Pastoral Letter from the Bishop of Ebbsfleet

Posted on the 20th Mar 2020 in the category Announcements


From the Bishop of Ebbsfleet

to all parishes under his oversight

 

 

PASTORAL LETTER

 

Concerning Public Worship and the Celebration of the Sacraments

in relation to the current international pandemic

 

20 March 2020

St Cuthbert of Lindisfarne

 

Dear brothers and sisters in the Lord

 

In three short weeks, here and in many places around the world, life has been radically changed.  Our daily patterns of life and work are being changed to protect the greater good;  the institutions and services of our common life are under unprecedented pressure;  and the lives of the world’s most vulnerable—the elderly, the poor, the homeless and those with health conditions—are threatened.  Little surprise then that the Church should find itself deeply affected, and having no choice but to find new and untried ways of living through this time and looking to the future.

 

I am sure that you will all recognize the wisdom of Her Majesty The Queen’s appeal yesterday that as a society we should come together ‘to work as one’, concentrating our combined efforts, focusing on our common goal. ‘We all have a vitally important part to play’, she said ‘as individuals.’ Paradoxically, at a time when our individual lives are being pushed apart by the absolute necessity to maintain universal good hygiene and a safe physical distance from one another, we are discovering that only acting in a really collaborative way will have the impact that we all need.  We are all being taught by this experience to recalibrate the connections between our individuality and our community, between being one and being many – whether as people, as families and as nations.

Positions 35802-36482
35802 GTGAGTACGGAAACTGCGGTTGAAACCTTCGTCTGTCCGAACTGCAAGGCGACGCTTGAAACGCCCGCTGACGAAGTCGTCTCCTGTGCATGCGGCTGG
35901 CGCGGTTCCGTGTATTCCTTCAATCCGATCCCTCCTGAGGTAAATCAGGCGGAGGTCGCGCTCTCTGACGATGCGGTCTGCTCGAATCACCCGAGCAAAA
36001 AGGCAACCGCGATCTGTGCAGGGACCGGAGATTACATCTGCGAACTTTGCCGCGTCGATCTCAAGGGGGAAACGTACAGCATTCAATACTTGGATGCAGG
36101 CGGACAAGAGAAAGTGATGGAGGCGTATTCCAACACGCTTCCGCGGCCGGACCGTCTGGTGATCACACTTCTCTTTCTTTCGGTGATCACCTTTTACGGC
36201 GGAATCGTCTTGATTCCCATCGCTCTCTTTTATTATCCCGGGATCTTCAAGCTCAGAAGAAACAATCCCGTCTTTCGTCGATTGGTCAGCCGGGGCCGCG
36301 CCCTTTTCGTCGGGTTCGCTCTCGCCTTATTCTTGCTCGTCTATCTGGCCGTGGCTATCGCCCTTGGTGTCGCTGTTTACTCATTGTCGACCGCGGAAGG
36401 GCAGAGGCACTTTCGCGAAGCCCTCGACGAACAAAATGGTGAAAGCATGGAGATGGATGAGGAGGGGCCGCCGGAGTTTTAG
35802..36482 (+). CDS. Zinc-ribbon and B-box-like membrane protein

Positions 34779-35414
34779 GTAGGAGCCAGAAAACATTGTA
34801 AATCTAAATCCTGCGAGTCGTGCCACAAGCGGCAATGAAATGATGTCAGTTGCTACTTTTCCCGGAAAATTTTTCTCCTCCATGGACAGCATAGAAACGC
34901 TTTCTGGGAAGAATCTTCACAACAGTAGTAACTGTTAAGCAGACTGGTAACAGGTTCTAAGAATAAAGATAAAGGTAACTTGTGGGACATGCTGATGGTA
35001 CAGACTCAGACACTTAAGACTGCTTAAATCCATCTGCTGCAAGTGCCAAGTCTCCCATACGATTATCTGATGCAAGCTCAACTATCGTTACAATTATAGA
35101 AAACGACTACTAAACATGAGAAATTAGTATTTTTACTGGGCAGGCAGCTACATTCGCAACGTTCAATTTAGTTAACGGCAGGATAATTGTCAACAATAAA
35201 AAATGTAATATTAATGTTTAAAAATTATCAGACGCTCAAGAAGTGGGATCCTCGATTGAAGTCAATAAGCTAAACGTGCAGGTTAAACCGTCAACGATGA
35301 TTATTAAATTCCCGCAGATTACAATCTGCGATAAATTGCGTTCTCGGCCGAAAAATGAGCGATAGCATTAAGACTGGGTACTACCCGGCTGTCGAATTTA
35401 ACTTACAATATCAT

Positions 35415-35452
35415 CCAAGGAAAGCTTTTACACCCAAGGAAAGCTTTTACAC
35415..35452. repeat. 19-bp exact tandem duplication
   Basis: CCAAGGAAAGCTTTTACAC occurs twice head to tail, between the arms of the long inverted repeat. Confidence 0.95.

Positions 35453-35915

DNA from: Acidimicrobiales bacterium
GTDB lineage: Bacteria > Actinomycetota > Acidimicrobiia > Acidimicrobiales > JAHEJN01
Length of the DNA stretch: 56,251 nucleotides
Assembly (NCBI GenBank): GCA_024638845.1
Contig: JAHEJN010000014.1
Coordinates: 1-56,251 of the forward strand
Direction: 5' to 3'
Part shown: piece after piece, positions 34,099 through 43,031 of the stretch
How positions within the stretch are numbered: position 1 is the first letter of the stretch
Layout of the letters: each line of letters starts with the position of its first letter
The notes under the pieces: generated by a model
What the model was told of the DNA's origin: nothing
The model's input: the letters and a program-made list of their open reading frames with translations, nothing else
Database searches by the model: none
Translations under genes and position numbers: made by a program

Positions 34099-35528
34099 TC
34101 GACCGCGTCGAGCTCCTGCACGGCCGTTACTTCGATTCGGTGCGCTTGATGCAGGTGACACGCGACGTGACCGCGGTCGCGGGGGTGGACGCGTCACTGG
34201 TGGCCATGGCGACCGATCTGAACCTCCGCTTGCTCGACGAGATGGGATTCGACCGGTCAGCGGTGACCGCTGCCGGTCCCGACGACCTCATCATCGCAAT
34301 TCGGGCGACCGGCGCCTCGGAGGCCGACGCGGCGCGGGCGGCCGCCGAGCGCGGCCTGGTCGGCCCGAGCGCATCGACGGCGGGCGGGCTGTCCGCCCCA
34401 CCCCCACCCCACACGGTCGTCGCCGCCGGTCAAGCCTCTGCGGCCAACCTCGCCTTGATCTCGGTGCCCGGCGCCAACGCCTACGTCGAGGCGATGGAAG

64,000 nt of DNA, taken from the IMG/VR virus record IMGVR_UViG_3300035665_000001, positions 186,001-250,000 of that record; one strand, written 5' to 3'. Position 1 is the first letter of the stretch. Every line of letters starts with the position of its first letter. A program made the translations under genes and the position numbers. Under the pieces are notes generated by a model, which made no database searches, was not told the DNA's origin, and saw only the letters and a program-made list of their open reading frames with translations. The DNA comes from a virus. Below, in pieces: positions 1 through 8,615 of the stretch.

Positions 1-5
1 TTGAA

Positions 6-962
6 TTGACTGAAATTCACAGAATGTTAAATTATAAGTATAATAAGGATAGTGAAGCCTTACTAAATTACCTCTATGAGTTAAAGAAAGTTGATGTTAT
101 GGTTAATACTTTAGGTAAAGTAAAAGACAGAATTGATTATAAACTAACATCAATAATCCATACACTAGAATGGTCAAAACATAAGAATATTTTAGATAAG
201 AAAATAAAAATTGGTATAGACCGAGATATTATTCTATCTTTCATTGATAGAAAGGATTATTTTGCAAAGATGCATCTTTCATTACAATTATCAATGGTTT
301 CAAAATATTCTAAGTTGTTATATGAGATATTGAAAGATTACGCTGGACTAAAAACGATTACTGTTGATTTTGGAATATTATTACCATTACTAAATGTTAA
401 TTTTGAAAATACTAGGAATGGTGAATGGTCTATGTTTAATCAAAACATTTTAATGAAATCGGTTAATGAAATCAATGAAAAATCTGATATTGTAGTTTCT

Of all people on earth this should come as least surprise to the disciples of Jesus, whose profound sense of calling and responsibility as the Son of God was entirely shaped by the love of his Father and the salvation of his brothers and sisters.  So Christians can recognize in our present crisis not just that human generosity which appears in times of danger and trial, but the reality of what it means to be human, and to be created in the likeness of God.  To be human is to be one and many.

 

And that should remind us Christians of a second reality:  that our life together as Christ’s Body is not for the sake of ourselves but for the life of the world.  If in these coming months the Church has to experience being forcibly pulled away from the consolations of our routine life and worship—forced for the first time that any of us can remember, into a kind of collective eucharistic fast—it may be so that we can rediscover the mission God has given us: to be real witnesses in this world—currently so fearful and anxious—of the joy and peace of the world to come, God’s kingdom.

 

Plainly none of this will happen if we do not use the time that we now have on our hands to learn afresh how to pray.  Not just prayers for all the different ways in which people are caught up in the present crisis;  but prayers that turn our hearts toward God.  The Psalms frequently exhort us to praise God’s mighty power and his loving intimacy.  We may have to be physically distant from one another, but God is not distant.  ‘He is’, says St Augustine, ‘nearer to us than our innermost parts’.  (Confessions 3.6.11)